We have not built Rotapure Lab Instruments for our own sake. Rotapure is for the many laboratory workers and scientists who spend hours in the lab, developing the medicine or research of tomorrow.

For that reason, we are very happy for all the positive feedback we can get from lab workers who experience the increased productivity in their everyday work, using Rotapure Lab Instrument devices.

We want to share some of them here:

 

‘We have used the Rotapure rotator for many applications in my laboratory and are very pleased with the time and effort saved. It’s a simple and reliable system that really increases the amount of work done in a day. I strongly recommend it to any basic or clinical research laboratory.’

Bo Torben Porse, PhD, Professor and Head of Department, Finsen Laboratory, Finsencenter, Rigshospitalet, University State Hospital of Copenhagen.

 

‘We find that the Rotapure rotator system improves many experimental work flows. The amount of samples that can be handled without extra effort is vastly increased. For example, we can now easily do large numbers of immuno-precipitations in parallel. This involves a lot of repeated washing steps to achieve optimal purity and would have been much more labor-intensive without the Rotapure rotator. I can thus whole-heartedly recommend this innovative system.’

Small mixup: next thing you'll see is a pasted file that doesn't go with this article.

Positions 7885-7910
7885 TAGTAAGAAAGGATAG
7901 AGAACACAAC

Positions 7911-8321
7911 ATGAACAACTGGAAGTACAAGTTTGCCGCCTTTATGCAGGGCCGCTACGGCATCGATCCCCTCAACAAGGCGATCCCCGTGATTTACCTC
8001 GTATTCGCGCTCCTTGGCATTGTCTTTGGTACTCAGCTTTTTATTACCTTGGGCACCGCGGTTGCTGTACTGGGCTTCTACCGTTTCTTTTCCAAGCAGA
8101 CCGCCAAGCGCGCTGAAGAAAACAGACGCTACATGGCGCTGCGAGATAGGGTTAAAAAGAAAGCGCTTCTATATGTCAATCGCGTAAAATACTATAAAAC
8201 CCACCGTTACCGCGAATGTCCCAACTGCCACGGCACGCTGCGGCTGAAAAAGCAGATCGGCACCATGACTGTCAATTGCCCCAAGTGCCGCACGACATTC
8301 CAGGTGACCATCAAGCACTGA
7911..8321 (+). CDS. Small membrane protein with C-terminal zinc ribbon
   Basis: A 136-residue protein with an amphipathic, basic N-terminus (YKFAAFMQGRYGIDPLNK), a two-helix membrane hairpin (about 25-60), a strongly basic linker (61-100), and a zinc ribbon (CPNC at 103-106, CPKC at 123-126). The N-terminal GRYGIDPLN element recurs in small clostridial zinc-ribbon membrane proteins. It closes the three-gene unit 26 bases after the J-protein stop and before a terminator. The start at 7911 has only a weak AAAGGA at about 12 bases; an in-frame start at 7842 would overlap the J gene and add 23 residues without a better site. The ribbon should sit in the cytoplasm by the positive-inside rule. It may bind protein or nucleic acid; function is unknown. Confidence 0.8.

Anja Groth, PhD, Professor and Group Leader, BRIC (Biotech Research and Innovation Centre), University of Copenhagen

 

‘The requirement of more starting material and the higher number of samples to process in the new ChIP related techniques, have significantly increased the length of protocols and time spent in the laboratory. In this sense, I find the ‘rotapure rotator’ together with its 48 wells racks a very useful tool that has allowed me to reduce a considerably amount of time in my experiments. It is particularly useful in the washing steps where incubation with buffers and centrifugations can be done in the same rack. The more samples you have the more time you save just by reducing time in handling tubes’

Cristina Gonzalez Aguilera, PhD, Postdoc, University of Sevilla, Spain